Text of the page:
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Government not rushing into new AI laws, says Science Secretary
10 November 2023, 08:44
Michelle Donelan was asked about legislation a week after the AI safety summit ended with an agreement between government and tech firms.
The Government favoured global agreement on artificial intelligence (AI) rather than new domestic laws because it could not wait a whole year for legislation to pass, Michelle Donelan has claimed.
The Science Secretary faced questions about the lack of AI legislation in the King’s Speech, a week after the AI safety summit ended with an agreement that both governments and tech companies should have a role in ensuring safety testing of powerful “frontier” AI models is carried out, rather than firms having sole responsibility.
Ms Donelan told the Commons that the Government would “absolutely” be bringing forward a new law on AI regulation in the future, but added ministers would not be rushed into law-making despite the EU and USA already having taken such steps.
Conservative former business secretary Greg Clark warned that the UK could fall behind international competitors now that a new law was unlikely before the next general election, while shadow science minister Matt Rodda urged the Government to take action to regulate the evolving technology in the UK.
Mr Rodda said: “There was a space for a pedicabs bill in London in the King’s Speech this week, but sadly not one for frontier AI.
“Other countries like the US have moved ahead with mandatory regulation for safety and security, so it’s confusing for the public to hear a Prime Minister, on the one hand, tell the country that there are dangers to our way of life from AI, but at the same time saying that his Government is in no rush to regulate.”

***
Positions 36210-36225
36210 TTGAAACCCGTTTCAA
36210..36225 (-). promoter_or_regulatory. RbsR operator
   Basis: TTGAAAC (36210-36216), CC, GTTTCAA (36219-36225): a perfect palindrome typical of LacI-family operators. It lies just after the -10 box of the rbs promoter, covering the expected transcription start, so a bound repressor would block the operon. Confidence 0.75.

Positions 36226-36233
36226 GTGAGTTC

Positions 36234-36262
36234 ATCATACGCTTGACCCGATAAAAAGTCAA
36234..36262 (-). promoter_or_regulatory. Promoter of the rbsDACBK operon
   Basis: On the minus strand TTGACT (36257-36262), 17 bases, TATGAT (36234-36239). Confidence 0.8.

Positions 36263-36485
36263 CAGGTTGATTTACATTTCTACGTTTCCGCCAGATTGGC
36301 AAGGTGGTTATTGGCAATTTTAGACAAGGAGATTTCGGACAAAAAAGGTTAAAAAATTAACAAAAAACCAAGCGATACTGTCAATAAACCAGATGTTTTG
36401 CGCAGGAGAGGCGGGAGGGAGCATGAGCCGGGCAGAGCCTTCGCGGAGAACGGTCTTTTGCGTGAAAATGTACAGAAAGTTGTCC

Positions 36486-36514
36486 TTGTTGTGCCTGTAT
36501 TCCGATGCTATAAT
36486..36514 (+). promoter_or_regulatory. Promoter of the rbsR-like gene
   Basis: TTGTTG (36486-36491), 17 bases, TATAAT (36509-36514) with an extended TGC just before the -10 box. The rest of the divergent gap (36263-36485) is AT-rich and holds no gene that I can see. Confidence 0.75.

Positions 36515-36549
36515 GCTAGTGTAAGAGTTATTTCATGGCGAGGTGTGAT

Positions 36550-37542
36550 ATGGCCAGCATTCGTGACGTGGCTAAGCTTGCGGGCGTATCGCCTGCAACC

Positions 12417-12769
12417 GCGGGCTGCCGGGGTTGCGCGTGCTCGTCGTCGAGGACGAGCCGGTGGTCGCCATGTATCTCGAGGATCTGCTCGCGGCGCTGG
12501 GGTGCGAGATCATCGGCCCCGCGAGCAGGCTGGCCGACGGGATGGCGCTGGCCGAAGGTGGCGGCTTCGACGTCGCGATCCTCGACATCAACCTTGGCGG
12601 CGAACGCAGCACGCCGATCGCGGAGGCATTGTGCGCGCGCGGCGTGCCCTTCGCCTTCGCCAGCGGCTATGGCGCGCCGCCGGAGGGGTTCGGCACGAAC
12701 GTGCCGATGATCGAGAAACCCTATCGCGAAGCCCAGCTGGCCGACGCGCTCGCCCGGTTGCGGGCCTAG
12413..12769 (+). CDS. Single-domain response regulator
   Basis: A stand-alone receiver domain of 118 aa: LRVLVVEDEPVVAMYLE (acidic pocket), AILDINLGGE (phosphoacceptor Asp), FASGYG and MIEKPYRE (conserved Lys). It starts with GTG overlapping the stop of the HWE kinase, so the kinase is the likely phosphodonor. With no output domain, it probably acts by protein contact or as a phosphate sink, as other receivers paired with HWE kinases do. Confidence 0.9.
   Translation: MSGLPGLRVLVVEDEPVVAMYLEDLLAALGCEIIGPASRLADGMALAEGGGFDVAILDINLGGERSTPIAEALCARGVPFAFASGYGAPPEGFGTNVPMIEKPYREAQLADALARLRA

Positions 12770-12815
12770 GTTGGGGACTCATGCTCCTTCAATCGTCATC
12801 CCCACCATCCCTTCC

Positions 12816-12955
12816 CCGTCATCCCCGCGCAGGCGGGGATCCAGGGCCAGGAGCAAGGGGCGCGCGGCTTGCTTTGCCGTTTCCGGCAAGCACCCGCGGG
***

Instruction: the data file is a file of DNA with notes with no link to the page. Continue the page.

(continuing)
Mr Rodda, the MP for Reading East, added: “Keeping the public safe is the first duty of Government and yet ministers have chosen not to bring forward any legislation on the most advanced AI.”
Ms Donelan responded: “It is not true to say that we have no regulation. In fact, we have multiple regulators, and… the White Paper that we published earlier this year set out the principles that they need to work to.
“We shouldn’t minimise what we have already achieved just last week – that agreement to do testing pre-deployment is monumental and is the start of the process, absolutely, not the end.
“We could have waited, we could’ve said let’s just do our own piece of legislation, which would’ve taken about a year, as he knows, but we don’t have a year to wait, because these next set of models will be coming out within six months.”
Mr Clark also questioned why the new law, laid out in the Government White Paper in March, had not emerged in the latest legislative agenda.
He added: “Meanwhile, in the US a very extensive executive order has been issued, and the EU is finalising its AI act.
“So will the Secretary of State think again in publishing the response to the White Paper? To take this final opportunity before a general election to make sure that the good intentions and practice of the Government are not left behind and we find that other jurisdictions precede in advance of our own legislation here, and that inadvertently other people set the rules rather than this United Kingdom setting the framework for the world.”
Ms Donelan replied: “I do think it is right that we don’t rush to legislate because we do need to properly understand the risks that we are facing.”
She added: “Absolutely we will have to eventually legislate and what we said in that White Paper that we published earlier this year was that we don’t need to rush to do that though, we need to get the timing right to ensure that we have the right solutions to match those problems.
“But there is a lot that we can do without legislation. We have demonstrated that just last week by convening the world for collective action.”